Faced with the sliding rupee, the government is considering allowing unlisted companies to launch public offers in overseas markets and raise funds in foreign currency. "The proposal to allow unlisted companies to list on overseas stock exchanges through Initial Public Offering (IPO) is being
considered," a senior finance ministry official said.
Under the current norms, only those companies that are listed on the domestic stock exchanges are permitted to list on bourses overseas.
The move is expected to help the companies meet their foreign exchange requirements and at the same time ease pressure on the domestic currency, which has been touching new lows over the past couple of months.
"It would also help in reducing pressure on the CAD as such companies will either bring in the foreign exchange or utilise the proceeds to meet their own requirements," the official added.
The proposal will also help companies gain access to other markets at a time when the domestic stock market is witnessing massive sell-offs.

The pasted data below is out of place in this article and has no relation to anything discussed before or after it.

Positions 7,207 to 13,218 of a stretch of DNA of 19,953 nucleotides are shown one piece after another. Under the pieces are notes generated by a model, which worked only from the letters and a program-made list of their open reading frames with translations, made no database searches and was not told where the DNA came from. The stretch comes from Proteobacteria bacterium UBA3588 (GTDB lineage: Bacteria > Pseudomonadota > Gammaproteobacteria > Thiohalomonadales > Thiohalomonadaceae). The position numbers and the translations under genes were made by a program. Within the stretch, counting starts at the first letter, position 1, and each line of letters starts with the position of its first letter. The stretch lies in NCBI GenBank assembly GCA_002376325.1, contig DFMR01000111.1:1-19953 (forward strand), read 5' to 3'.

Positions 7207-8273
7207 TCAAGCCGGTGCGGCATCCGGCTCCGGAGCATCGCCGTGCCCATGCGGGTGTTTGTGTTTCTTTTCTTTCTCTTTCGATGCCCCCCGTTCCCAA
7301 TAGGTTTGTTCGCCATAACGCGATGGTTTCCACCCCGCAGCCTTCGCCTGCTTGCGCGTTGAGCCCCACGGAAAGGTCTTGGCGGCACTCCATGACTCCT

The BSE 30-stock index, Sensex, has lost around 1,500 points in the last four trading sessions amid the weakening of the domestic currency.
The rupee, which has been on a declining trend since June, touched all-time low of 64.49 against the US dollar in the intra-day trade today.
A weak rupee, which can mainly be attributed to widening of the Current Account Deficit (CAD), raises import cost and fuels inflation in addition to putting pressure on other macro economic parameters.
The CAD, which is the difference between the inflow and outflow of foreign exchange, touched a record high of $88.2 billion or 4.8% of GDP in 2012-13.
Finance minister P Chidambaram had last week said that CAD will be contained at $70 billion or 3.7% in the current fiscal.
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